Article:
15 Tips for running a successful correspondence course program

Click to View

15 Tips For A Correspondence Course Program

Standard practice

May I suggest...

Purpose to Convert & Baptize

Purpose to Salt & Cultivate

Doctrinal & Controversial Topics

Create Desire For Further Study

Length 5 or More Lessons

Length 3-4 Lessons

Mass Distribution of Lesson #1

Distribute Enrollment Opportunity

Personal Contact only Completers

Personal Contact Every Enrollee

We Pay Return Postage

They Pay Return Postage

Name and address only at enrollment

Get phone # on enrollment coupon

Mail Follow-up, (Reminder letters)

Personal Phone Follow-up

Members involved in running course

Preacher Runs Course

Preacher Conducts Resultant Studies

Members Do Resultant Studies

Use Box Number

Use Address of Church Building

Offer Second Course

Offer Personal Bible Study

Computer Record Keeping

Manual Record Keeping

Sloppy Or No Record Keeping

Methodical Record Keeping

No long term follow-up

Phone them every year


At one time or another, most churches have used a correspondence course to reach the lost. Results differ dramatically. Having worked with Bible courses intensively for over 12 years and having developed a course of my own, I would like to discuss 15 tips that should bring success to your congregation in saving souls. I speak from my own personal viewpoint. You may not agree with me on every point.

There are several different ways we can use correspondence courses. We can use them as a tool for grounding new Christians, as individual tracts, as Bible class materials or as a method of evangelizing. Let me make it clear that this article will only focus on using a correspondence course for outreach. I ask that you re-evaluate this method of evangelism and give it a second chance!

150,000 coupons ($1000)

150,000 of lesson #1 ($22,000)

70 return coupon to enroll in L#1

70 people decide to complete L#1

Only 30 people return L#1

Only 30 people actually return L#1

Total contacts: 70

Total contacts: 30

Click to View

1. Purpose of course

(Convert/Baptize or prick interest for further study) The design of some courses is to actually try to convert them through the mail. This is wishful thinking! I have never heard of it happening. Many courses actually ask if the student wishes to be baptized on the last lesson. Yes you may get them to request baptism, but you still haven't truly converted them. Further teaching is always needed even if they do.

Some people write correspondence courses in the same way they would study one-on-one. This is a big mistake. We are talking about two entirely different processes here. With a correspondence course, your primary objective is to get a personal Bible study. Unless you get that study, you will not likely convert them. Therefore, the course you choose to use should create interest for further study. Look at the course you are presently using and ask yourself, "Does this course strongly direct the student to a personal Bible study when completed?" If the course you use tries to "convert them through the mail", you've got the wrong course. Look for a course which asks them to commit to further Bible study upon completion of the last lesson.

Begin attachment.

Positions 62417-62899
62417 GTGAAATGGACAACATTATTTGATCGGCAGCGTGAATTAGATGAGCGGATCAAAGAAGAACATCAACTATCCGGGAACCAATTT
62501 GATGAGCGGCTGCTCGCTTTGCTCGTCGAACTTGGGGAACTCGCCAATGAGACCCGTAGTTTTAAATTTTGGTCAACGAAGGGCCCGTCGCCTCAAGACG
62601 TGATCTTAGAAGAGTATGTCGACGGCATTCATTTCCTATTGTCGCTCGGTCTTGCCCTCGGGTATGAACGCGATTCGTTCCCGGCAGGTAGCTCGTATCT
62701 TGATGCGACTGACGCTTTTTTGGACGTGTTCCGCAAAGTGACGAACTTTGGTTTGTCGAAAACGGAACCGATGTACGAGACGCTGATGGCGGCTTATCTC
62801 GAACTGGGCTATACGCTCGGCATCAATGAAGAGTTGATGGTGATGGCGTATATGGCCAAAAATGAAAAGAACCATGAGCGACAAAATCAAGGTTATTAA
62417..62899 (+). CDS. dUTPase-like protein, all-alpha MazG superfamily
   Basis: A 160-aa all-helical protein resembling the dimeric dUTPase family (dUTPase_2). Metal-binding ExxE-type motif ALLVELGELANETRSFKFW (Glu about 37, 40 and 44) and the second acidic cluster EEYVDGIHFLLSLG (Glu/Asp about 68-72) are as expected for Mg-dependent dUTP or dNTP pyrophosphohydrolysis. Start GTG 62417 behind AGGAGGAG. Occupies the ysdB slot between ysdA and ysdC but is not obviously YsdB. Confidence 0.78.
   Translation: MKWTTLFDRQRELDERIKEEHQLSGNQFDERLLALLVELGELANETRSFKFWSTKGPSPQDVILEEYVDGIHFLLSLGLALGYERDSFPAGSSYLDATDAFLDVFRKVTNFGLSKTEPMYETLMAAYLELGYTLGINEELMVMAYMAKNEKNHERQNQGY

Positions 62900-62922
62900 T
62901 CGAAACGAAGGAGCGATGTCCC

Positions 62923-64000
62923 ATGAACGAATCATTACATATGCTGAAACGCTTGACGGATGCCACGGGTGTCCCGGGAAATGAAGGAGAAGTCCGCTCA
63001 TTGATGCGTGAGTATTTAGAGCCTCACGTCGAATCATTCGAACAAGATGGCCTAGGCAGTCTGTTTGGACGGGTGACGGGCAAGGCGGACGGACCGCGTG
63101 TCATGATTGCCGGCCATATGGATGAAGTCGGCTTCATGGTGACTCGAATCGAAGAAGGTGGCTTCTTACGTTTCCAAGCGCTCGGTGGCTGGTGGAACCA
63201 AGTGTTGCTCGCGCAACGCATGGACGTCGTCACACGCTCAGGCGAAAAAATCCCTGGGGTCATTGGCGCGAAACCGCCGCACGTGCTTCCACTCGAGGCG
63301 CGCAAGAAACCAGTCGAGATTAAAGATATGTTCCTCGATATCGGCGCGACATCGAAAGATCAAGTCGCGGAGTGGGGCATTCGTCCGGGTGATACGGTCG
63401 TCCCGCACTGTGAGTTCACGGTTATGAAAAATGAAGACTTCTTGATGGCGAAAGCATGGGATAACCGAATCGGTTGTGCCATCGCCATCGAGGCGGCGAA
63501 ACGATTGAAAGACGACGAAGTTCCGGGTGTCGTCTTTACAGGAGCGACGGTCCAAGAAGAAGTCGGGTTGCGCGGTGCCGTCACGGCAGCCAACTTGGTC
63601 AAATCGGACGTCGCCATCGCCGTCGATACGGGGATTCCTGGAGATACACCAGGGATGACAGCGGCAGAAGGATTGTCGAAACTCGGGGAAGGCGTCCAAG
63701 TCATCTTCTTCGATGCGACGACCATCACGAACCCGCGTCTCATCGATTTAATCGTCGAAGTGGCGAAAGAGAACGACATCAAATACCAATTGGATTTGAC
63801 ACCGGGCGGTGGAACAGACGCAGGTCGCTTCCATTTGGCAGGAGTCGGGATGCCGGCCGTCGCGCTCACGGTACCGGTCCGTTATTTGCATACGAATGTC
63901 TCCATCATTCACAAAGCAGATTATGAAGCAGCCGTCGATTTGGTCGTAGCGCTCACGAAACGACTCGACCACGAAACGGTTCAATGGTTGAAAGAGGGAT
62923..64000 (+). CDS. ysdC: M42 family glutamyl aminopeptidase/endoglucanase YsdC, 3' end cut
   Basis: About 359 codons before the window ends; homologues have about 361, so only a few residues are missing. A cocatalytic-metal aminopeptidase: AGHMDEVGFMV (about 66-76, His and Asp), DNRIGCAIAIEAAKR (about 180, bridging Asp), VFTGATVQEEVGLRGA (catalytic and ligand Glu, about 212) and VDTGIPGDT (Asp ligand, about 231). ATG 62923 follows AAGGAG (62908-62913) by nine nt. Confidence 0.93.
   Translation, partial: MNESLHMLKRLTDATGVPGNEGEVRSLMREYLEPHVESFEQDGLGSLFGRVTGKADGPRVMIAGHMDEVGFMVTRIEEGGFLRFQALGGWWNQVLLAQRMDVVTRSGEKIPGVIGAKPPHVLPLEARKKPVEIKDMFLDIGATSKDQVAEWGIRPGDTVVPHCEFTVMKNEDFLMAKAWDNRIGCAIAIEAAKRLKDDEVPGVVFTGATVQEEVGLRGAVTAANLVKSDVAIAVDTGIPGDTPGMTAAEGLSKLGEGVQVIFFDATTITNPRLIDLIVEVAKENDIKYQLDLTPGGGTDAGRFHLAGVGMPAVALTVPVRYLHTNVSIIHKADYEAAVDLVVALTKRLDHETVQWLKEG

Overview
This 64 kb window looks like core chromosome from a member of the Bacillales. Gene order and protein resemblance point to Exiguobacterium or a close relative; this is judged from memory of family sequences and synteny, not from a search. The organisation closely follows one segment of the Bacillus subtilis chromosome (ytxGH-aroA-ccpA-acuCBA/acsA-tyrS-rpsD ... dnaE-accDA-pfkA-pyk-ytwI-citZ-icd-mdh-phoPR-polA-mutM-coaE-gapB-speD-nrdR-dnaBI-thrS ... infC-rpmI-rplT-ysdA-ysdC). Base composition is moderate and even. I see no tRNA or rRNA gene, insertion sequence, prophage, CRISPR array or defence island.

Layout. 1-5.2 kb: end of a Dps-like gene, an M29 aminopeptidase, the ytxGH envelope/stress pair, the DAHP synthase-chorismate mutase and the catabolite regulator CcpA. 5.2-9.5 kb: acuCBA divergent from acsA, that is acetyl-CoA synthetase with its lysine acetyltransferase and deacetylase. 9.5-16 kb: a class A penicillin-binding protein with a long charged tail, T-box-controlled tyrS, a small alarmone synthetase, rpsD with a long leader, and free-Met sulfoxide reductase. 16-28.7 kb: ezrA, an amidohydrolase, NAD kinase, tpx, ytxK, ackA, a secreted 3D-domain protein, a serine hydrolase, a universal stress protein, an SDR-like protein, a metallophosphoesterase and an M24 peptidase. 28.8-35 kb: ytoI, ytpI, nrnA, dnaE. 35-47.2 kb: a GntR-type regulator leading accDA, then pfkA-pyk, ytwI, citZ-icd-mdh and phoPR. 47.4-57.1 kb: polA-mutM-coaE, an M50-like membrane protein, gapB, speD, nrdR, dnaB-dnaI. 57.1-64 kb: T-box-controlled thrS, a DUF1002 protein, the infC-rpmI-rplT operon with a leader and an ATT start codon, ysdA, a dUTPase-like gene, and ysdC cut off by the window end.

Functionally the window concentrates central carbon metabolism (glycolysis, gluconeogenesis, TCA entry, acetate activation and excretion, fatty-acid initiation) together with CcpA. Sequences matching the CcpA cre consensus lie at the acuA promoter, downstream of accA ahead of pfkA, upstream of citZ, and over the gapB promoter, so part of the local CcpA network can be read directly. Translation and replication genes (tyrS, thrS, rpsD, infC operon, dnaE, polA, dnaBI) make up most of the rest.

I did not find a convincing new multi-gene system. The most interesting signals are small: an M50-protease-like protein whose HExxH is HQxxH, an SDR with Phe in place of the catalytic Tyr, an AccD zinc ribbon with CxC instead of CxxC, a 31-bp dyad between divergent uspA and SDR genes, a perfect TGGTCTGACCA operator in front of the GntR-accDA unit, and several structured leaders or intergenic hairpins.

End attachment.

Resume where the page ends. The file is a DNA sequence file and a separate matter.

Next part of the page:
Click to View

2. Subject Material of Course

Surprisingly, I have found the subject material of a course is not important, as long as the student finds it interesting or thought provoking. Many courses place special emphasis on proving key doctrinal points. This is usually a waste of time because the student usually doesn't get the point anyway. In the past, I have used courses that spend an entire lesson on baptism. Yet when we talked with those who completed with 100%, they did not comprehend the lesson at all and hadn't made the personal application.

The point is this. Doctrinal subject material in a correspondence course is best saved for a personal Bible study where you can state things in such a way that they fully understand what you are saying and how it conflicts with their personal beliefs. Rather than trying to prove by correspondence that certain doctrines are false, get them to question the origin of the doctrines they believe. "Why do you believe what you believe?" is a better approach than "What you believe is false". Avoid correspondence courses that have a heavy doctrinal content.

Click to View

3. Length of course

I have collected over forty courses which vary in length from 3-30 lessons. For outreach, I have found that the ideal length is 3-4. The drop out rate increases for each lesson of the course. For example, only 10% will usually finish an eight lessons course whereas 30% will finish a three lesson course. Courses don't need to be any longer than 3-4 lessons to accomplish our purpose.

In addition to the drop out factor, there is a time factor. It takes an average of three weeks for a student to progress through each lesson. For a seven lessons course that is almost five months! My three lesson course will take them about two months to complete. The student is less likely to lose interest in a shorter course. Many changes can happen in 3-5 months. Shorter courses also cost less to purchase and for postage to mail.

Click to View

4. Mass Distribution Of Lesson One

An expensive mistake churches sometimes make, is to distribute the first lesson of a course as a mass mailing flier.. I have heard of people spending $3,000-$4,000 doing this. Never mail out or hand out the first lesson. Instead, mail out an enrollment coupon where they send in their name and address to receive the first lesson.